Gambling games promoted within the official I’m A Celebrity, Get Me Out Of Here! app have earned the firm behind them a rebuke from the UK’s advertising watchdog.
Gibraltar-based Tombola both sponsored ITV’s app and featured ads for its products inside, including virtual fruit machines and scratch cards.
Tombola said it had determined that most users would be 18 or older.
But the regulator said the ads should not have appeared without an age check.
As a result, the Advertising Standards Authority has told Tombola it must take more care over the way it targets its products in the future.
The watchdog does not have the power to fine companies itself, but can refer repeat offenders to National Trading Standards.
I’m a Celebrity attracted more than 12 million viewers during parts of its run between November and December.
ITV’s app offered the audience a free way to vote on which participants should stay in the camp, face a “bush-tucker trial”, and eventually select who should be crowned the contest’s king or queen. It also featured exclusive videos and articles about the show.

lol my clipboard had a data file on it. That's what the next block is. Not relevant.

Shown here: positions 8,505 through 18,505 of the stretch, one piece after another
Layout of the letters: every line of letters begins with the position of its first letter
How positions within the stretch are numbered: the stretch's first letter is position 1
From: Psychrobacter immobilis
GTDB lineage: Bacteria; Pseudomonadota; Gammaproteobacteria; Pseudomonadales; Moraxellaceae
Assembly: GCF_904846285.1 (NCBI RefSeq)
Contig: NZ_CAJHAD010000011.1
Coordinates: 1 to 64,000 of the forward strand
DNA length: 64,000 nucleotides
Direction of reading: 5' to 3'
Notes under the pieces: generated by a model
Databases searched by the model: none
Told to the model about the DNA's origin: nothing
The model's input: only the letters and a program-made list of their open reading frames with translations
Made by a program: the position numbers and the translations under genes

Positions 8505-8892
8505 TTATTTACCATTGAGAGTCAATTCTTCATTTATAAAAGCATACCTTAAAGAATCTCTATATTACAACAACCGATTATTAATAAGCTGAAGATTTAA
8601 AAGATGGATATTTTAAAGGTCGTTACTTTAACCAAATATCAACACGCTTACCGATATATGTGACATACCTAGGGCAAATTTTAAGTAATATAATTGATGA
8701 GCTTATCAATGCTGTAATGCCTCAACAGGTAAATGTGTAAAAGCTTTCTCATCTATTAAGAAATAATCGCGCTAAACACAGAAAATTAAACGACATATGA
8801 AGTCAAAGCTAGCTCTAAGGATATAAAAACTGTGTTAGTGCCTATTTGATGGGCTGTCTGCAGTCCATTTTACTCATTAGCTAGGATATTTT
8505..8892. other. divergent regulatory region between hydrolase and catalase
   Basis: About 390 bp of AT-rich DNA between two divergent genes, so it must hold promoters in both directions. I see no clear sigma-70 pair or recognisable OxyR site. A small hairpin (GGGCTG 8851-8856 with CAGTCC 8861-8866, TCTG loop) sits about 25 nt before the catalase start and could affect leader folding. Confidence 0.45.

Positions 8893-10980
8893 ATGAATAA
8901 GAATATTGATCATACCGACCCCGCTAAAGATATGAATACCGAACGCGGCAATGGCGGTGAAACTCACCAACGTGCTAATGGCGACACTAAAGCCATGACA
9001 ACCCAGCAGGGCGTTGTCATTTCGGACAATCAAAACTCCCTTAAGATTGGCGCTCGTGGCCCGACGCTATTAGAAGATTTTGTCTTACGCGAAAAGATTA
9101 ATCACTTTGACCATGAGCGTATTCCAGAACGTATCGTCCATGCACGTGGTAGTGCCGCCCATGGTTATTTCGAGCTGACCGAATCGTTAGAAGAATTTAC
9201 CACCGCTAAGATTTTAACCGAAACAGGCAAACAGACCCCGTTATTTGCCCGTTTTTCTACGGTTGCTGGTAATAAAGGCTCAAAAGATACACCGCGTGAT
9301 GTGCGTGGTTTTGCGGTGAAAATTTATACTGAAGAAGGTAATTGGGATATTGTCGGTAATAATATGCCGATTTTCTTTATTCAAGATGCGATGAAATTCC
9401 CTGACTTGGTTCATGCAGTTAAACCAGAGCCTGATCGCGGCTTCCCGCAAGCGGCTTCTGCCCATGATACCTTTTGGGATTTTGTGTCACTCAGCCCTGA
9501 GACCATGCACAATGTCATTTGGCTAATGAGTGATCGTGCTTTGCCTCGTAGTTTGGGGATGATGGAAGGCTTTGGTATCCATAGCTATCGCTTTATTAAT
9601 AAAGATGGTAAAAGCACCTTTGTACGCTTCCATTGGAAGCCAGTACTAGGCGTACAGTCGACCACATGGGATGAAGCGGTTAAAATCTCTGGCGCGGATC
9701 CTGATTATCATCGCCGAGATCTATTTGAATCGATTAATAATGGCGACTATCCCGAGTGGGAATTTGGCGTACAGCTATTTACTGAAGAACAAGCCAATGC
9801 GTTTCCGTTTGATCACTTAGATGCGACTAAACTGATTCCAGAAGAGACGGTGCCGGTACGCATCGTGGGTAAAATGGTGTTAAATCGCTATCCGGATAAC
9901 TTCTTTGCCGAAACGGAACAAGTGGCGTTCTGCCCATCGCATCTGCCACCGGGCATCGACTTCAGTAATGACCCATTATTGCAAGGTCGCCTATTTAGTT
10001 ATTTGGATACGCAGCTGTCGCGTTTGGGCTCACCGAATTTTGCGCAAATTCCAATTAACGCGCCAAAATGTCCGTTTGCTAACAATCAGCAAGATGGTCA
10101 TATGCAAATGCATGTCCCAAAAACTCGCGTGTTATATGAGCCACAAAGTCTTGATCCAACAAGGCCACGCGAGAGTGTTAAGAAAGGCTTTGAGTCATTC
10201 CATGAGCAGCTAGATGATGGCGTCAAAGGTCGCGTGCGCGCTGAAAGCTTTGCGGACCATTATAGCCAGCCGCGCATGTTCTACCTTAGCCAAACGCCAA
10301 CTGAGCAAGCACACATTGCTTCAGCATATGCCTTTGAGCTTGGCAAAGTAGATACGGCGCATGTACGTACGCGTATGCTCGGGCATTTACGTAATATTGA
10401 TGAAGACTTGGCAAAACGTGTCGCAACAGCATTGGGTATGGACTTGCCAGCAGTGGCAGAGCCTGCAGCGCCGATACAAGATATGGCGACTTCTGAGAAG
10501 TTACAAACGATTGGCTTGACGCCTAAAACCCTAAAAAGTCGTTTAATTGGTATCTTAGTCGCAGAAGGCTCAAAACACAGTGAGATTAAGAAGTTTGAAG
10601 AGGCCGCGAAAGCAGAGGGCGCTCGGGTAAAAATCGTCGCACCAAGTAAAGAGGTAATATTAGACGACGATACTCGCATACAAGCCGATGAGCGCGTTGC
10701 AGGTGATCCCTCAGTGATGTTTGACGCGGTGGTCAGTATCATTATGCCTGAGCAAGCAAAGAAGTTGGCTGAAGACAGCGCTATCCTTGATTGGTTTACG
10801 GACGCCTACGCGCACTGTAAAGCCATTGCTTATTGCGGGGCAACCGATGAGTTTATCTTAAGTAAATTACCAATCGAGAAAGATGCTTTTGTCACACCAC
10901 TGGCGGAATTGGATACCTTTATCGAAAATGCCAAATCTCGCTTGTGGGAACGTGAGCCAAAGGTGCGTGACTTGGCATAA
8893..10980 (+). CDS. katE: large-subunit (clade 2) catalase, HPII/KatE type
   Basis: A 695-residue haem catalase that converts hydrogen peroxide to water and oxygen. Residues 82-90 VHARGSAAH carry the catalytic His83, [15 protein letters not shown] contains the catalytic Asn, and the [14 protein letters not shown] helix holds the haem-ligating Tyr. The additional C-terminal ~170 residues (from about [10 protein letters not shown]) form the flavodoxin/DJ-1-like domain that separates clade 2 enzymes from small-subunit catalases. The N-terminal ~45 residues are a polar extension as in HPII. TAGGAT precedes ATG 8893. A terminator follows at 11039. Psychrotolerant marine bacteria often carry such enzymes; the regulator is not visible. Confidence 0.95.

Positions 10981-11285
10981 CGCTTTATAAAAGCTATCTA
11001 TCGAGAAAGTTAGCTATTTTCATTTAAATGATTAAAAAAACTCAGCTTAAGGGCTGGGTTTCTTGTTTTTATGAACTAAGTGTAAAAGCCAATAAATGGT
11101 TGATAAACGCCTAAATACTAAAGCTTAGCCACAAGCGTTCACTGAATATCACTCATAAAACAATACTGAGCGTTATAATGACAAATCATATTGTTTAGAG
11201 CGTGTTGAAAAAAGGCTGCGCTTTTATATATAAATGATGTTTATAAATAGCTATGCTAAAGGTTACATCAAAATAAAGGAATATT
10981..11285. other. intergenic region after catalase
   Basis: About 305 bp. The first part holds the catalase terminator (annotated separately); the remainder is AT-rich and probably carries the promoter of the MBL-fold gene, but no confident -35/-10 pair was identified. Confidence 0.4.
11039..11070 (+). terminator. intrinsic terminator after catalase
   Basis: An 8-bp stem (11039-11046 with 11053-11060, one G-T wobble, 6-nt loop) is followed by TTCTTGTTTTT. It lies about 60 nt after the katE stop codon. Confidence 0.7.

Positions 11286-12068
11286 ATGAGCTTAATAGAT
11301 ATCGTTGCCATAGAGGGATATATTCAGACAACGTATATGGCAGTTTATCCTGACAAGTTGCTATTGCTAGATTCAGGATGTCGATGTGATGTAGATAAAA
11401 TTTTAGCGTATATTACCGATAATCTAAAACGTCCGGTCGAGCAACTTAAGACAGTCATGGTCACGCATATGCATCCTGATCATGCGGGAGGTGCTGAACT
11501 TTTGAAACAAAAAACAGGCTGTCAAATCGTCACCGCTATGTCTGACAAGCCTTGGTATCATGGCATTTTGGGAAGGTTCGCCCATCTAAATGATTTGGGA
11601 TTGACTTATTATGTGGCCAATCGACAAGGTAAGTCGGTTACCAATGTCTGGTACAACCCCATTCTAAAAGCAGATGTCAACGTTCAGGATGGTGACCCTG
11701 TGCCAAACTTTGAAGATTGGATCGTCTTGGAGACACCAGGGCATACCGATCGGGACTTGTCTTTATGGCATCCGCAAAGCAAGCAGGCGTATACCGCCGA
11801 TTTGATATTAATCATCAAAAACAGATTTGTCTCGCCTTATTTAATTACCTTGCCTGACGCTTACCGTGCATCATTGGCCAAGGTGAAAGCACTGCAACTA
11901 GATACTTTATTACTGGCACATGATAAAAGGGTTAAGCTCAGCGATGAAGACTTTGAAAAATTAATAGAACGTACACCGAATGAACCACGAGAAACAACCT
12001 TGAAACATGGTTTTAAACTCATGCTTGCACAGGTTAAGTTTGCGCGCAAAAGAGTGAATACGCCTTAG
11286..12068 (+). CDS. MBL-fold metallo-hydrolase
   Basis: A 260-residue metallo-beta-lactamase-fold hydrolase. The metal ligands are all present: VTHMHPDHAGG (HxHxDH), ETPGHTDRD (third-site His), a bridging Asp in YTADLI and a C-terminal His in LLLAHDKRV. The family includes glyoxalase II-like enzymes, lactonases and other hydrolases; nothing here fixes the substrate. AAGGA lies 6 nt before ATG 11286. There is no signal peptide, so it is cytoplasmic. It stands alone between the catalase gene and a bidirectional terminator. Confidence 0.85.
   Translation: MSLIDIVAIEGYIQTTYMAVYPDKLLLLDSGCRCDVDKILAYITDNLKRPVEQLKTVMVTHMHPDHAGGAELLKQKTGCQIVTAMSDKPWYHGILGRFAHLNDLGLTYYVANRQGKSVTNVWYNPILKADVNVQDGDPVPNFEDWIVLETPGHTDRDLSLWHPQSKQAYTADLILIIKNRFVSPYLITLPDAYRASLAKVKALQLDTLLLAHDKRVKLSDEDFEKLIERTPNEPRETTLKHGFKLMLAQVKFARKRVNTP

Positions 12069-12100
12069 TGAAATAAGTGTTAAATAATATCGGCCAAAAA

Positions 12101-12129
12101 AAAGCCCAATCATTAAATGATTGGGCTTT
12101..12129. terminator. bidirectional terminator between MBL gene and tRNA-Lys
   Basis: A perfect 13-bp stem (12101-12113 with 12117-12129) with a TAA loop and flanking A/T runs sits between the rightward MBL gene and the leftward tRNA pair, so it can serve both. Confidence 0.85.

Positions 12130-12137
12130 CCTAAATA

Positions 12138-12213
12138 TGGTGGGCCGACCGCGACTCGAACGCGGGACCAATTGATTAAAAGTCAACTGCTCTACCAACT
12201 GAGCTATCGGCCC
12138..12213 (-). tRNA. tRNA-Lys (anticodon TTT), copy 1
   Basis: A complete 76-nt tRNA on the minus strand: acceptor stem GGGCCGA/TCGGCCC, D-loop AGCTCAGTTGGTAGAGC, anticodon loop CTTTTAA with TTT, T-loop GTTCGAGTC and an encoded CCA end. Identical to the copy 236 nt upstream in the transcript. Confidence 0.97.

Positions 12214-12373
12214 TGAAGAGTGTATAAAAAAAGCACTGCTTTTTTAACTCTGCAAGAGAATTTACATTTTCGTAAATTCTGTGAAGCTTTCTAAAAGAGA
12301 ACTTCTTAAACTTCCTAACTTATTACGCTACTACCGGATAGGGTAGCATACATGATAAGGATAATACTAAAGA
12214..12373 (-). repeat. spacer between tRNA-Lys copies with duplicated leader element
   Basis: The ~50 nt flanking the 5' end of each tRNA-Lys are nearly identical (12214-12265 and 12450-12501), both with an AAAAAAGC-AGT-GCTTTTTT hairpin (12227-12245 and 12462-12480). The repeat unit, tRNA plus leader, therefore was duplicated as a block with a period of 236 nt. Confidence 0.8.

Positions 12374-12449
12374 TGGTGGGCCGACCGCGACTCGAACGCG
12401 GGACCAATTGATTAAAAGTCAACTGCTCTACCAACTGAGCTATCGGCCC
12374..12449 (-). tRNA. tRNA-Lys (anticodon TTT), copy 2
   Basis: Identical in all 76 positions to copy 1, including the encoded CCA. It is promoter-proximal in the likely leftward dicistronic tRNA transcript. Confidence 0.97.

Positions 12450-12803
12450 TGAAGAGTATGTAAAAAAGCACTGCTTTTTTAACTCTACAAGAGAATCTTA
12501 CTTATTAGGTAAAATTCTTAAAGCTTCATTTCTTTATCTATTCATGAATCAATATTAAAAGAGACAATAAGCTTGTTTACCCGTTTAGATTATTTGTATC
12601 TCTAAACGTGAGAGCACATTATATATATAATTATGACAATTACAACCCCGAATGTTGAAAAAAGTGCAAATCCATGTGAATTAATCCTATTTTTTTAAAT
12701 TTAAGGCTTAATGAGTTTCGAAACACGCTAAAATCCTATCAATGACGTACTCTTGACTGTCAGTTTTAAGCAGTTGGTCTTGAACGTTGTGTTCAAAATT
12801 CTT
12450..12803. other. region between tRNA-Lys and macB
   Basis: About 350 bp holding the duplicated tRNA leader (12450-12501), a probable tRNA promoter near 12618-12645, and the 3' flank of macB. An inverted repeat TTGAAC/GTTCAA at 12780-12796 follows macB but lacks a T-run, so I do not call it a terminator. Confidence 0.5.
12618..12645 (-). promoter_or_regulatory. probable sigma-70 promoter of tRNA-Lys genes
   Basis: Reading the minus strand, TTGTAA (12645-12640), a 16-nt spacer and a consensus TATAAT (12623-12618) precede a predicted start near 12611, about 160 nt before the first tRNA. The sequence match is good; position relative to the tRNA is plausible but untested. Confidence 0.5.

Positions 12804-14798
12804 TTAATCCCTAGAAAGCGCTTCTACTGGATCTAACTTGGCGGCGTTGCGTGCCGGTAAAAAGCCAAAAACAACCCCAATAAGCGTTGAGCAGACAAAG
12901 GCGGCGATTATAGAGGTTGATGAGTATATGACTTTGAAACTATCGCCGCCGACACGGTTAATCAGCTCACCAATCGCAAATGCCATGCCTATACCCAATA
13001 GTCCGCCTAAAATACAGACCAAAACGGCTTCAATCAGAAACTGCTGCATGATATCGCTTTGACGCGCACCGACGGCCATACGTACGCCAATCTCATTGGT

All users were shown Tombola’s adverts as a means to generate revenue.
- Social media stars agree to declare ads
- Spotify ad banned for causing ‘distress’ to children
- Contraception app advert banned by UK regulator
The ASA acknowledged the ads featured an “18+” warning and that the firm operated a registration process on its own platform that was designed to prevent underage users playing its games.
But the watchdog said that marketers still had a responsibility to ensure gambling ads were not directed at under-18s.
In its defence, Tombola said that I’m A Celebrity ‘s viewing figures indicated that 91% of its audience were 18 or above.
Moreover, ITV weighed in to say that the programme was not broadcast until after 21:00 and was not of particular appeal to youngsters.
Even so, the ASA said some under-18s would nonetheless have downloaded the software and ITV had not built in a mechanism to direct the audience away from the promotions.
As a consequence, it concluded that Tombola had “not taken sufficient care” to minimise under-18s’ exposure, and thus had broken the rules.
Tombola did not respond to a request for comment.
But ITV has defended its role.
“We take our responsibility as a broadcaster and app publisher very seriously and the I’m A Celebrity app is not produced for or targeted at children,” a spokeswoman told the BBC.
“We are always looking at new ways to ensure the safety of our viewers and ensure ads are served to appropriate audiences on our apps.”